The content of an unopened bag of shredded cheese could end up wet whether stored in the refrigerator or placed on the countertop. The moisture content of shredded cheese could condense, causing the product to become wet and even mushy in some spots. It doesn’t mean that shredded cheese has gone bad.
Refrain from assuming that shredded cheese in an unopened bag will stay pristine until the best by, best if used by or use by date printed on its packaging arrives.
Even if the bag of shredded cheese is unopened and thus airtight, it’s possible for its content to get moist.
This is most especially true if you purchased a bag of shredded cheese without a lot of unnecessary ingredients, like an anti-caking agent that helps prevent it from clumping up as a result of the presence of moisture. Shredded cheese with an anti-caking ingredient may not become clumpy, but it can still end up wet in the fridge.
Since the culprit is moisture, needless to say, keeping shredded cheese from coming into contact with excess moisture can help save you from ending up with a wet bag of shredded cheese.
To keep this dairy disaster from happening, it’s a good idea to transfer shredded cheese from its original packaging to a ziploc bag. Just see to it that you squeeze out as much air as you can before sealing the bag. You may also wrap shredded cheese in either aluminum foil or wax paper — many cheese lovers prefer the latter.
Can You Remove Mold From Shredded Cheese?
Moldy parts on a block of hard or semi-soft cheese can be cut away so that the rest can be consumed. Unfortunately, the same cannot be done on soft cheeses as well as shredded cheese with mold. If some areas of a bag of shredded cheese have mold, chances are that the rest of the content has mold, too.
Shredded cheese naturally contains water. Its moisture content can range anywhere from 30% to 45%, depending on what type of cheese it’s made of.
Cheddar, parmesan, mozzarella, Swiss — these are the kinds that are usually sold shredded.
And because shredded cheese has a high moisture content, it’s not unlikely for it to get moldy after some time. This is especially true if the product is stored improperly, such as in a hot and humid kitchen. The problem with mold in shredded cheese is that it can spread faster than mold on a block of hard or semi-soft cheese.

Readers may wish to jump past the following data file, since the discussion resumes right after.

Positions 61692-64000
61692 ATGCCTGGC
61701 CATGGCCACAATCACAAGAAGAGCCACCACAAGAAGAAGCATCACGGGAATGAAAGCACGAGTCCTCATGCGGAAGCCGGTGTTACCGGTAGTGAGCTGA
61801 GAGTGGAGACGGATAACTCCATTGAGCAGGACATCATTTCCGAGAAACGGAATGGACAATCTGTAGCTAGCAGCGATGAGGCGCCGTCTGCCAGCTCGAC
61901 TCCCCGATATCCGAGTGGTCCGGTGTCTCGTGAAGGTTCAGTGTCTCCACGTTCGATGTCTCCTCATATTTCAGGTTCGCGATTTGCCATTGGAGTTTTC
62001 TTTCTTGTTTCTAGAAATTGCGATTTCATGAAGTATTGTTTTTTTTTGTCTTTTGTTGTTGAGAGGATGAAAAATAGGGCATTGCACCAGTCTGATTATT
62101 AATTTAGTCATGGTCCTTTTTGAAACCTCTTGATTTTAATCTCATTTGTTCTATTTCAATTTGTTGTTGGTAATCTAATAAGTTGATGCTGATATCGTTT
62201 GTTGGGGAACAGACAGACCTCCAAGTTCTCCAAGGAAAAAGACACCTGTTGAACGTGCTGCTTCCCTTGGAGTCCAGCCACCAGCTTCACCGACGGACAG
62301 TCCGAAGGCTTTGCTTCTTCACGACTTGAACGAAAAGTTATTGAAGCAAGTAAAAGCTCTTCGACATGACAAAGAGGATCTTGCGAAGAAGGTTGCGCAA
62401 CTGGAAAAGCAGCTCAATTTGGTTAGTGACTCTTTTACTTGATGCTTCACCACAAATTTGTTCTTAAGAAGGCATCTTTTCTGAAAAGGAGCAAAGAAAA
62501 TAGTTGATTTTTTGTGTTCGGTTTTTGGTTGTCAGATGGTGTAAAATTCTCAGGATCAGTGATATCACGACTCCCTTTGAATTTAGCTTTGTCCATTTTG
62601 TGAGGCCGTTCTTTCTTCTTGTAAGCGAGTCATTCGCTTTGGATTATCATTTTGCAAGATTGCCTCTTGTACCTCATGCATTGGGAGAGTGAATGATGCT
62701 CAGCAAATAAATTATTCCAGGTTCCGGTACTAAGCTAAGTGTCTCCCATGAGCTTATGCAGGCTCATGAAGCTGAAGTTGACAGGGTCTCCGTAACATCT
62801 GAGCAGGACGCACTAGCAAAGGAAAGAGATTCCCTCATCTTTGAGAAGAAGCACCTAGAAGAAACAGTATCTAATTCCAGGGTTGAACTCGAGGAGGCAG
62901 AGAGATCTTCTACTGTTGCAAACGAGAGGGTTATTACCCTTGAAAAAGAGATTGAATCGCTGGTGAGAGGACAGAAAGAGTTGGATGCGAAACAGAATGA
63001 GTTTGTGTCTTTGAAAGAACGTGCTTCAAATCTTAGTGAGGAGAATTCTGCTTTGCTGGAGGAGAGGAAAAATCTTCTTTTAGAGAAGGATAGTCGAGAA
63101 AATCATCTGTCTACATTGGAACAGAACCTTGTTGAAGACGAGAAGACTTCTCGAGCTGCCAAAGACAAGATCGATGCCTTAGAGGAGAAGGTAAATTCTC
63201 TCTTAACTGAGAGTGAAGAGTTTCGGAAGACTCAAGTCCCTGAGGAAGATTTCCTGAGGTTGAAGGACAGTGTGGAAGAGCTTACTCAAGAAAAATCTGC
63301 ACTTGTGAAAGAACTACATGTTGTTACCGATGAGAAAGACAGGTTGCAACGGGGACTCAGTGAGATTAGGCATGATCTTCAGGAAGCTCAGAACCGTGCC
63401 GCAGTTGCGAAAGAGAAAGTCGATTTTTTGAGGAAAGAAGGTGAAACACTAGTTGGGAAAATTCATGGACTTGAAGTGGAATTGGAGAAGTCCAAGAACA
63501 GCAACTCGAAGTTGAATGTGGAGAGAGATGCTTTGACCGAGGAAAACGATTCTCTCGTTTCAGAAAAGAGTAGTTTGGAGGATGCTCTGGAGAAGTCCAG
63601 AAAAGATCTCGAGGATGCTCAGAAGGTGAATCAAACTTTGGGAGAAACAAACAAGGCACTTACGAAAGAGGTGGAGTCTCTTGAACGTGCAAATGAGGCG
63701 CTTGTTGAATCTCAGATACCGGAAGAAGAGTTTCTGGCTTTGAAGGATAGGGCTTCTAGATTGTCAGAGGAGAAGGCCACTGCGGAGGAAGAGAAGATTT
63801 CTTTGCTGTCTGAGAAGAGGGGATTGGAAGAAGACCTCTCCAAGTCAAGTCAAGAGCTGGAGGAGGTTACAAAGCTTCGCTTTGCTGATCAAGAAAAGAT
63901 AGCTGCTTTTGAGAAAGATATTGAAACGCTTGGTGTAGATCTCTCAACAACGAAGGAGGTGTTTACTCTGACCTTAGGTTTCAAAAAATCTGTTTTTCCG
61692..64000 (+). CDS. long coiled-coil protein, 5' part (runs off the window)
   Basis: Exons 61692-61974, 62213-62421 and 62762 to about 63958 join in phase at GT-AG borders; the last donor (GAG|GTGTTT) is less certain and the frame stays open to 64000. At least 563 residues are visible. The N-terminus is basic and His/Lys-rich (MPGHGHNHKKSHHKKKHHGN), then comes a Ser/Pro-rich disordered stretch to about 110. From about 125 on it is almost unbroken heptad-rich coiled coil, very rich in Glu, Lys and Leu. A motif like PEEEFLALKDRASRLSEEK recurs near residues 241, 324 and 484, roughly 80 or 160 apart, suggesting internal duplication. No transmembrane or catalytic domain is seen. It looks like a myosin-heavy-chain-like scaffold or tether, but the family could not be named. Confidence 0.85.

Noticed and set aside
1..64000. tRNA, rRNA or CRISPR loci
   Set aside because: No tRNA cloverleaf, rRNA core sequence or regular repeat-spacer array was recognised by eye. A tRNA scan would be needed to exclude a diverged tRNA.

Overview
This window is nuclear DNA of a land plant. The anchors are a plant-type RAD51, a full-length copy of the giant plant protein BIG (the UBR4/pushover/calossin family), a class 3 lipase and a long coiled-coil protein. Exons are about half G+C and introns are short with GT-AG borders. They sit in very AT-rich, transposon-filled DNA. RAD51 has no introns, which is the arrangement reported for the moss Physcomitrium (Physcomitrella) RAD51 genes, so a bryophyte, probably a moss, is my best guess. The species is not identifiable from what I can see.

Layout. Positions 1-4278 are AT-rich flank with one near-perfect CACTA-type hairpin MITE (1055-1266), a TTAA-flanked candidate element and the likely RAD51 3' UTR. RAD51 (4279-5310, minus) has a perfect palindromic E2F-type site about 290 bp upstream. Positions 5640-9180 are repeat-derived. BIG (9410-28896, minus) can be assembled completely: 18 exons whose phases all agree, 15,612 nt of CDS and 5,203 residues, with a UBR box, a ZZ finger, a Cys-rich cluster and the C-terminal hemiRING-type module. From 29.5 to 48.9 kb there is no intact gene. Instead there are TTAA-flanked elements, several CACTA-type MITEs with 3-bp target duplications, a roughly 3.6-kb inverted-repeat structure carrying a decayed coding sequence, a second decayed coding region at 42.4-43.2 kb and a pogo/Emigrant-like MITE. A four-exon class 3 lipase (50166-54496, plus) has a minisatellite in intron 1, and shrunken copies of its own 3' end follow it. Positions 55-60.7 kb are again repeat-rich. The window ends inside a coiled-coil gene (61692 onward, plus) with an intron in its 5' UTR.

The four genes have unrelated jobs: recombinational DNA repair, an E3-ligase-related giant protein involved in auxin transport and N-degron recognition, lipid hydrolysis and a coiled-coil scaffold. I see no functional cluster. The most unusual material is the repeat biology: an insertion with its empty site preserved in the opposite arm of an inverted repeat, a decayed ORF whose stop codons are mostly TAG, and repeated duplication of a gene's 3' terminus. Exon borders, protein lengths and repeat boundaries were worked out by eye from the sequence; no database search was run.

It’s for this reason why it’s a bad idea to try to get rid of moldy shredded cheese and consume the rest of the bag. If one portion looks like it has mold, throw everything away.
Consuming moldy shredded cheese can result in anything from a mild stomach ache to severe food poisoning symptoms — it will depend on the individual’s digestive and immune system. But because the consumption of cheese with mold could cause vomiting, diarrhea and even internal bleeding in some, don’t risk it.
Just Before You Use That Shredded Cheese Left Out Overnight
Before you attempt to consume shredded cheese that’s been left out overnight, do what you would at street corners and railroad crossings: stop, look and listen.
Stop adding that shredded cheese to your sandwich, pasta or salad, look if it’s sweaty, dry or moldy, and listen to what your senses are telling you after observing, smelling and tasting it.
Why do some people say shredded cheese is less healthy?
Some shredded cheese manufacturers add powdered cellulose to their products. Usually obtained from wood pulp, cellulose serves as an anti-caking agent, which means that it keeps shredded cheese from clumping. Powdered cellulose increases the carbohydrate content of shredded cheese.
Why does shredded cheese smell like sweaty feet?
According to scientists, bacteria used to ripen many types of cheese also live on the human body and feed on dead skin cells, giving off gas that has a distinctive cheese smell in the process. As a matter of fact, scientists have made cheeses with bacteria from various areas of the human body.